Maybe I think the question “what has this trip meant to you?” is so incredulous because it makes me feel as if I sort through everything now, I will leave all my thoughts in a heap and no longer have to think about them. If I process and reflect now, then I can live the rest of my semester in ignorance of a profoundly moving experience.
Unlike my dilemma with packing, I think I may have come up with a solution to help me reflect and transition: turn my thoughts into questions. If I am adamant to not leave my experience of Nepal behind, and if I truly learned anything, I must change something, or lots of things, in my everyday life. It’s like reading the Bible– if your behavior doesn’t change from reading it, did you actually learn anything? It’s the same sort of concept. So, to help you understand what I’ve been thinking about/what I’ve learned/what this trip has meant to me, I will leave you with a few questions that I will continue to ask once I am home:
- What does it mean to follow world news and pray fervently for situations that don’t affect my normal life, but deeply impact the lives of my brothers and sisters? (border blockade, specifically)
- What does it mean to conserve the resource of water, even when I have plenty of it?
- How do I reconcile a clinical attitude and compassion?
- How can I strive to serve ‘the least of these’ in an environment where I’m not surrounded by physical poverty at all times?
- What does it mean to give thanks in all circumstances, instead of use my tongue to complain?
I am leaving Nepal with more questions than what I came with. For this, I am thankful.
As I return to my West Michigan lifestyle, full of supermarkets, white people, and indoor heating, I must strive to fight resentment towards the ignorance of my culture and of my friends. Instead, when asked about my ‘trip to Nepal’ (this experience is worth far more to me than the title of ‘trip’), I must give grace over other’s understanding, because even my own understanding isn’t complete. Instead of becoming outraged that I have a hot shower and many Nepalis never will, I must ask myself if I am truly thankful, and I must always be conscience of conserving such a resource. Instead of lecturing my friends about my experiences, why don’t I ask them the same questions I ask myself?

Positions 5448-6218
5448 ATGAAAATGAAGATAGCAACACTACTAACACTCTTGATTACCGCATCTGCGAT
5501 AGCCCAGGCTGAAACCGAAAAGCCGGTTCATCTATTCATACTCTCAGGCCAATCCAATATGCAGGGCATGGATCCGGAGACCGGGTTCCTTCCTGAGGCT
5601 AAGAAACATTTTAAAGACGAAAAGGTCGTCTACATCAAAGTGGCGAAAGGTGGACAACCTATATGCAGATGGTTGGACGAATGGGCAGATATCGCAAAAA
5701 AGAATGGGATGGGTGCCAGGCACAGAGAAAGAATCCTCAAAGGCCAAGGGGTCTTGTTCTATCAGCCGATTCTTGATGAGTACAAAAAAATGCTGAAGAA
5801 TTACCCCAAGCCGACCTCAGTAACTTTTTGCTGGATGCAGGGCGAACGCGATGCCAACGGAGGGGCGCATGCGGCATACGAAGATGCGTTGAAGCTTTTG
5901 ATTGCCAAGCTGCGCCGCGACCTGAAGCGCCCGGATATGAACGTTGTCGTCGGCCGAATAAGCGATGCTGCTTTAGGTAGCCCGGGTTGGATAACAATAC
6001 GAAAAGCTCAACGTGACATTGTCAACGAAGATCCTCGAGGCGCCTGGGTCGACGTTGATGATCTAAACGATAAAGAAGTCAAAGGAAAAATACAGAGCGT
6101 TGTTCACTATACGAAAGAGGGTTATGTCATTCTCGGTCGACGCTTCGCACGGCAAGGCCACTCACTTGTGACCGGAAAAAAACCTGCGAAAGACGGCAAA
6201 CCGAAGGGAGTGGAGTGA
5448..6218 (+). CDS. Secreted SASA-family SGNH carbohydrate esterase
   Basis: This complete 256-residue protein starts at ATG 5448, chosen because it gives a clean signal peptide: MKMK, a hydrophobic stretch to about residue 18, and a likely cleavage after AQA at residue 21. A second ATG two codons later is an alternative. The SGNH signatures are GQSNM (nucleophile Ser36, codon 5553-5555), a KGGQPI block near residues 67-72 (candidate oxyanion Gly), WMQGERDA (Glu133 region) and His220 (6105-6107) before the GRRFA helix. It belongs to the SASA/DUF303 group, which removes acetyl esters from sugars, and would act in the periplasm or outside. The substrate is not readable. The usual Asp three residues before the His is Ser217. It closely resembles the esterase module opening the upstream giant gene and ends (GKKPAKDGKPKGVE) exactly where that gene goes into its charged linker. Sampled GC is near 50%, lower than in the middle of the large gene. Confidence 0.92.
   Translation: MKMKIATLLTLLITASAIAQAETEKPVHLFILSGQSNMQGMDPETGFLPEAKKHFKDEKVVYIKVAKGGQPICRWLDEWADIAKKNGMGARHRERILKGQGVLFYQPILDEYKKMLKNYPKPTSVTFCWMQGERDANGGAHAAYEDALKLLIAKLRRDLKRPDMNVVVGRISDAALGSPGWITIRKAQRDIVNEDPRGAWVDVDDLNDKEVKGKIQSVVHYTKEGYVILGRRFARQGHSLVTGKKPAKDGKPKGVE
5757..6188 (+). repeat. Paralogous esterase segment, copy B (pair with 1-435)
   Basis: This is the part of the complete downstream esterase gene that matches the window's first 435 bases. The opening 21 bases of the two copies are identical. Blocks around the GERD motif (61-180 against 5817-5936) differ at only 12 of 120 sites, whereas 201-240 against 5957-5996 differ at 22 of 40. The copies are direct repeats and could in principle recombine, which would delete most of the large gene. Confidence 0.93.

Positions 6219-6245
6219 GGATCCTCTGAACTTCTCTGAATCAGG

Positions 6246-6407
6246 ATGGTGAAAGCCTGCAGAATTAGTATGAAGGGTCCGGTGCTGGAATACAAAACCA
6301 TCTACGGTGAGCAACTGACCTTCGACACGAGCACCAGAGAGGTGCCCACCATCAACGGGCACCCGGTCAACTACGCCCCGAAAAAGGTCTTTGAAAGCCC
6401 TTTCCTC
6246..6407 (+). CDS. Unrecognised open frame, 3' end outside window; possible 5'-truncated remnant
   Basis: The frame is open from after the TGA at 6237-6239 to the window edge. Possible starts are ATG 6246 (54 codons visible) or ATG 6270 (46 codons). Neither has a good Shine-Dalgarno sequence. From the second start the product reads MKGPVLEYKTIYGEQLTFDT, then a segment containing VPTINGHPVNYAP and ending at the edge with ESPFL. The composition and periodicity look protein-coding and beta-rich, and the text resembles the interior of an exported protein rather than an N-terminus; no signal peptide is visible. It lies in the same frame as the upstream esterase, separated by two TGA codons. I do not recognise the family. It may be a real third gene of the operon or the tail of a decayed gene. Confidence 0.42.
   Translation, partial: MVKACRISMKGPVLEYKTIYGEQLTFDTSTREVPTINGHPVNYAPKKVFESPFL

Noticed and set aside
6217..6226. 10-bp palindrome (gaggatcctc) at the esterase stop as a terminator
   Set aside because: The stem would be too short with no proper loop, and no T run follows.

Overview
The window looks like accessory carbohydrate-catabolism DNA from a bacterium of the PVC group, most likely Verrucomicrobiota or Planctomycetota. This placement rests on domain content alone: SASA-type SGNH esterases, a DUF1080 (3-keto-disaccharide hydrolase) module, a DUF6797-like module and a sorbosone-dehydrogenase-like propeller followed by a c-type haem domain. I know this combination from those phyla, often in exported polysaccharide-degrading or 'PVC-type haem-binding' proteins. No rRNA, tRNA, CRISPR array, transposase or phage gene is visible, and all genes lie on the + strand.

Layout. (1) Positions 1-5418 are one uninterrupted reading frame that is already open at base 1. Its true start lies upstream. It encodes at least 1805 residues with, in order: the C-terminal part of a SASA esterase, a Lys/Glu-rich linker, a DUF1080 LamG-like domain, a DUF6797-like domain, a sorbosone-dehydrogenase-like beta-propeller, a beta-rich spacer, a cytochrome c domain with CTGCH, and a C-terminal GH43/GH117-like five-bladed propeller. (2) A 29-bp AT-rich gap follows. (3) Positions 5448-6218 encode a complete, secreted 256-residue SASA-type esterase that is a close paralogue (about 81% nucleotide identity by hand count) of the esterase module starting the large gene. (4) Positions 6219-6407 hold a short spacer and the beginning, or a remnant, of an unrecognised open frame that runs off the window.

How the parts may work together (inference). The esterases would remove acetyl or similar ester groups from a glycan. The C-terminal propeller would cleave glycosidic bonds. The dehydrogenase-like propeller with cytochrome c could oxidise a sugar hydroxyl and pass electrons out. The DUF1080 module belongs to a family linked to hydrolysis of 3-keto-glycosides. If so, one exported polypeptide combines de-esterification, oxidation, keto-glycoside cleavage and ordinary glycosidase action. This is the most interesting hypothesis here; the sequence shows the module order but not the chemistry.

If I truly don’t want to leave Nepal behind, then I won’t. I just wont.
Instead of packing it away, uprooting myself and flying back home to Chicago, where I could continue living an overwhelmingly comfortable life, I’ll leave my thoughts unkempt and scattered all over the room.
Instead of packing Nepal away, I’ll leave a trail of questions.
Instead of packing Nepal away, I’ll let my carry-on of thoughts seep into the rest of my life.
With these thoughts, I leave you. Please continue to pray for our team, and our transition back home and to school. Please, PLEASE, continue to ask us questions, especially months from now, when it’s easier to forget what we’ve learned. Continue to pray that we will have attitudes like Christ, and continue to learn what that looks like. Continue to pray that our experiences will not have been in vain, and that we will make changes in our daily lives and spiritual walks.
May I never hate reflection as much as packing again!
With the biggest of loves and the most of grace,